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The Pumpkin, in All Its Glory

The pumpkin is native to North America like other winter squash varieties. And while it’s celebrated here during the fall with traditional Halloween Jack O’Lanterns, Thanksgiving pumpkin pies, and seasonal pumpkin spiced lattes, it is now a food enjoyed across the globe. Many parts of the plant are edible: the stems, flowers, flesh and seeds. Most people are familiar with the fleshy part of the fruit which is pureed and used in soups or pies, especially during autumn when it is harvested. The seeds, also known as pepitas, are quite nutritious and are enjoyed year round as a snack or as an addition to salads, granolas and other dishes, both with the shell (white) or hulled (usually green).

Pumpkin flesh contains a large amount of water and is low in calories, but contains a lot of fiber and nourishment as well. According to the website Medical News Today: “Consuming one cup of cooked, canned pumpkin would provide well over 100 percent of our daily needs for vitamin A, 20 percent of the daily value for vitamin C, 10 percent or more for vitamin E, riboflavin, potassium, copper, and manganese, and at least 5 percent for thiamin, B-6, folate, pantothenic acid, niacin, iron, magnesium, and phosphorus.” The seeds contain manganese, magnesium, zinc, copper, iron, phosphorus, selenium and other nutritional elements such as antioxidants, omega fatty acids and tryptophan, and are a good source of protein.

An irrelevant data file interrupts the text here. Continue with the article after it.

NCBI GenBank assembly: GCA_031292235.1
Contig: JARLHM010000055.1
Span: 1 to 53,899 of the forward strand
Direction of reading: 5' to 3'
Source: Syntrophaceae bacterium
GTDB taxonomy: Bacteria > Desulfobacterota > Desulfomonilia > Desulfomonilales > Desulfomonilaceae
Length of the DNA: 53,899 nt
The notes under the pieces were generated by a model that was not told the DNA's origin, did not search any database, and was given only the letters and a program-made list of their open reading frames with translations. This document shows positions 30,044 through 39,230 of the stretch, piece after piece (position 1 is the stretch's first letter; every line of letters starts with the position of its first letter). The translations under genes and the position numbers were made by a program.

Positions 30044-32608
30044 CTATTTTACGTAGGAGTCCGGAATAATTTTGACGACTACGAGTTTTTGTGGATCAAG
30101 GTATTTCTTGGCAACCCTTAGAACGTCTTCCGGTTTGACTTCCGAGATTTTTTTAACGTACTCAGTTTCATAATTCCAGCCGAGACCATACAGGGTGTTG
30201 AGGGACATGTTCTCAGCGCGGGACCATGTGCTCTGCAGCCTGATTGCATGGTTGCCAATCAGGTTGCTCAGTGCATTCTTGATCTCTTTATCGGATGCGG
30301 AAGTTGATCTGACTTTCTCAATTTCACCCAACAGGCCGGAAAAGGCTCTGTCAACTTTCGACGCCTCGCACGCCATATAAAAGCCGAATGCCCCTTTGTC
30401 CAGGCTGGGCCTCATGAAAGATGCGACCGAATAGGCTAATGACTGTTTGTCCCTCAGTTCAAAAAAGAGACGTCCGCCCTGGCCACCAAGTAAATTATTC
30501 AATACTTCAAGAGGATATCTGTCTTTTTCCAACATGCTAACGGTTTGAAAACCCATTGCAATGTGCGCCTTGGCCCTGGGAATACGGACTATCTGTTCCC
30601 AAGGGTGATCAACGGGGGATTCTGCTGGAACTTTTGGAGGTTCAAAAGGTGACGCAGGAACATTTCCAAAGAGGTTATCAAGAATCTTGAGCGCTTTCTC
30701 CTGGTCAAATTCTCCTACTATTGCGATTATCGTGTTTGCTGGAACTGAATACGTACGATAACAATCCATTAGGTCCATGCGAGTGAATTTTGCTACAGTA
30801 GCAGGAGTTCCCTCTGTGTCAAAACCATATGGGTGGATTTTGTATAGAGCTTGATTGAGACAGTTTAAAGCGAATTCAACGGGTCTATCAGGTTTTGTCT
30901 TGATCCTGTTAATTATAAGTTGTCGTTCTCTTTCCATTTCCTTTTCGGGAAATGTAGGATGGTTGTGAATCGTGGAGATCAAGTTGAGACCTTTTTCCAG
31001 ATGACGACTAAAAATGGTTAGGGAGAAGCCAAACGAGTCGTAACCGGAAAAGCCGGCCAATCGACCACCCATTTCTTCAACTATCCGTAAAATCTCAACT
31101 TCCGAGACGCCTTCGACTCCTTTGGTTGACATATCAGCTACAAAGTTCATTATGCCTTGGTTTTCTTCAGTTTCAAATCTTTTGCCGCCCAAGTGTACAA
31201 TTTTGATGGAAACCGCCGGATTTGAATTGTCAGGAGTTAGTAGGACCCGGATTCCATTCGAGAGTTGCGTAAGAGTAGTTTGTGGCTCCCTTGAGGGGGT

Chinese medicine considers many foods to have healing qualities, especially depending upon how they are prepared. Like Chinese herbal medicine, foods are classified by their properties (hot, warm, neutral, cool, cold) and flavor (sweet, salty, sour, bitter, and pungent). Pumpkin is considered a food that is neutral, or slightly cold in nature, with a sweet and slightly bitter flavor. Due to these properties (and its high nutritional content), it is considered good for many health conditions, especially asthma and coughs. Pumpkin flesh may even be prepared and used for things like habitual miscarriage or night blindness and applied to the skin topically for burns. The seeds are also prescribed for parasitic intestinal infections as well. In Chinese diet therapy, the recipe of steaming 500 grams of pumpkin flesh and mixing it with honey or sugar before consuming once per day is often given for asthmatic patients to control their symptoms. For patients with bloody or purulent phlegmy coughs, the prescription is to cook 2 parts pumpkin to 1 part beef in water until the meat is well done and eat once per day for several days. Pumpkin flowers can be cooked with pig’s liver for night blindness, although most westerners wouldn’t find this appealing!

Here is a simple and delicious savory pumpkin recipe from Cooking Light online magazine. It contains Japanese pumpkin (called kabocha) and kale in a delicious salad:

http://www.cookinglight.com/recipes/roasted-kabocha-kale-salad

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